Now this is the part that just amazes me.
To test their new substance, team members took a thin strip and cut it in half with a scalpel. They gently pressed the pieces together for a few seconds. The "skin" gained back 75% of its original strength and conductivity right away.
And it gets better. In just half an hour, the plastic stuff was nearly 100% restored.
In a case like that, actual human skin might take days to repair itself. Not only that, but the synthetic skin withstood 50 cuts and repairs and could still stretch and bend as though it were brand new.
And I know of one person who could make great use of this breakthrough.
His name is Zac Vawter. On Nov. 4, he made history by climbing all 103 floors of the Chicago Willis Tower (that's 2,109 steps) using the first-ever fully "bionic leg" – a prosthetic limb he controlled with his mind.
"One of the biggest differences for me is being able to take stairs step-over-step like everyone else," Vawter told the media. "With my standard prosthesis, I have to take every step with my good foot first and sort of lift or drag the prosthetic leg up. With the bionic leg, it's simple, I take stairs like I used to, and can even take two at a time."
As I see it, in the very near future, science will find a way to combine synthetic skin with "smart" prosthetic devices. At that point, the Zac Vawters of the world will look and walk just like any other able-bodied person.
Now you know why I believe the Era of Radical Change will see the advent of the "bionics" I've been telling you about. In the very near future, these products will make it to market.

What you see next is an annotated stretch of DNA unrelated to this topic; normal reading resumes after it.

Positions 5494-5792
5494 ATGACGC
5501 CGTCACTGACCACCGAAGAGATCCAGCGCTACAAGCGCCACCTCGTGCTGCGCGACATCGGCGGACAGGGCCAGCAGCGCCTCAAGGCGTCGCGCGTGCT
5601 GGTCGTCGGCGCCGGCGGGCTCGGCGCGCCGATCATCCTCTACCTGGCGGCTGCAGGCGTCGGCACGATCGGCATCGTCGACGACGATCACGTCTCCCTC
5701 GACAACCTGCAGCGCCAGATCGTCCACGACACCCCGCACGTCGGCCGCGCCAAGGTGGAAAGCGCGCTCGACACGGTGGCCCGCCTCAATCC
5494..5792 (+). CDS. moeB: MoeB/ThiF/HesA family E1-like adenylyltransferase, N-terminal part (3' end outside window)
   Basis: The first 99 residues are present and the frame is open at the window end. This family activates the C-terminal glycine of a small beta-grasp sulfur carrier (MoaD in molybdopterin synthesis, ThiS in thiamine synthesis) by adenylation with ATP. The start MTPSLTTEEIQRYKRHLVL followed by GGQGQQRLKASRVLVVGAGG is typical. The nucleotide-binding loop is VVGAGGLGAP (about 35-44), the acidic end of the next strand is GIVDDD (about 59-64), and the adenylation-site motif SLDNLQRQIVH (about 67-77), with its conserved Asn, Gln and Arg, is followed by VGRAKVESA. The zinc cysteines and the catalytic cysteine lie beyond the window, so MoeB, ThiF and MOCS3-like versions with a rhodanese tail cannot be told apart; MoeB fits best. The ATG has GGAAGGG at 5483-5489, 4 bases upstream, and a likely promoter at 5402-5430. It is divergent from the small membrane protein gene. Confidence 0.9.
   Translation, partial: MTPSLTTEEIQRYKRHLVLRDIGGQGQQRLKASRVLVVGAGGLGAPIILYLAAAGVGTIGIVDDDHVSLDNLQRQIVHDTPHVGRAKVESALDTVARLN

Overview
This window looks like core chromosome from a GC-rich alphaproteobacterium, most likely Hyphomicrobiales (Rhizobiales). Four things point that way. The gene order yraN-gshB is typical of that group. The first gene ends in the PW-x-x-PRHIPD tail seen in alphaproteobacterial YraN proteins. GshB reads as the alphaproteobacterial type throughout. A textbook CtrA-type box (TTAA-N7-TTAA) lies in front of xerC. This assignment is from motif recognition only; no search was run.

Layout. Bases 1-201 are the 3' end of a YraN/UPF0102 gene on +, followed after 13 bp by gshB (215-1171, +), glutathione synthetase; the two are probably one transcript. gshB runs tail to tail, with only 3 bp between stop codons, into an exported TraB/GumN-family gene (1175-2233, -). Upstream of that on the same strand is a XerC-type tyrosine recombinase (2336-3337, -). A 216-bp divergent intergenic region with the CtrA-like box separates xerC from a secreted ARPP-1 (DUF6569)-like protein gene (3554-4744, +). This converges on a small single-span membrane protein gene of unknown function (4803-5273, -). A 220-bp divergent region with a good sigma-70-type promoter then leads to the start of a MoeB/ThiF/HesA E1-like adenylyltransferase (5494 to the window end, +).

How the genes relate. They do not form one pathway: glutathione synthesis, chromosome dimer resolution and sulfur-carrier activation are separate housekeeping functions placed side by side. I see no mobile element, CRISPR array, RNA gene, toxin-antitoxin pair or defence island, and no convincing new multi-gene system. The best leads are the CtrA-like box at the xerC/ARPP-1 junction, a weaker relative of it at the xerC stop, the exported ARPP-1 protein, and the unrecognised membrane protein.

And you know what that means – we'll find ways to invest in the cutting-edge high tech that will redefine the future of the human race.
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About the Author
Michael A. Robinson is a 35-year Silicon Valley veteran and one of the top technology financial analysts working today. He regularly delivers winning trade recommendations to the Members of his monthly tech investing newsletter, Nova-X Report, and small-cap tech service, Radical Technology Profits. In the past two years alone, his subscribers have seen over 100 double- and triple-digit gains from his recommendations.
As a consultant, senior adviser, and board member for Silicon Valley venture capital firms, Michael enjoys privileged access to pioneering CEOs and high-profile industry insiders. In fact, he was one of five people involved in early meetings for the $160 billion "cloud" computing phenomenon. And he was there as Lee Iacocca and Roger Smith, the CEOs of Chrysler and GM, led the robotics revolution that saved the U.S. automotive industry.
In addition to being a regular guest and panelist on CNBC and Fox Business Network, Michael is also a Pulitzer Prize-nominated writer and reporter. His first book, "Overdrawn: The Bailout of American Savings" warned people about the coming financial collapse - years before "bailout" became a household word.